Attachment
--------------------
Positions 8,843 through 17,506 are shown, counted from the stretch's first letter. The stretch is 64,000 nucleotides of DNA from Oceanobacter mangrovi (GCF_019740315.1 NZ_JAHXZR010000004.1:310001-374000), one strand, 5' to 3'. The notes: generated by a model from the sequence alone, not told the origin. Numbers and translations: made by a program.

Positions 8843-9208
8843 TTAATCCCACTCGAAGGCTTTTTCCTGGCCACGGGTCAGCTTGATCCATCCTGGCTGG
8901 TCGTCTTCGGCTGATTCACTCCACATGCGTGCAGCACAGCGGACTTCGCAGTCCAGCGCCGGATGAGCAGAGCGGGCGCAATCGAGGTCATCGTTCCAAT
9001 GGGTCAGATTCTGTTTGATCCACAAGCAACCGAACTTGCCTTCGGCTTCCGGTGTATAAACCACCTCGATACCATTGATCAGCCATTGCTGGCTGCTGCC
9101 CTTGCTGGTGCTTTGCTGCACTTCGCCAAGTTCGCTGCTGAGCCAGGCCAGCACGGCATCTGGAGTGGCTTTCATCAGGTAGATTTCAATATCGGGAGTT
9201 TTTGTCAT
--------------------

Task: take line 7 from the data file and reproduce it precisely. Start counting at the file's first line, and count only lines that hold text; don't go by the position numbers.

9201 TTTGTCAT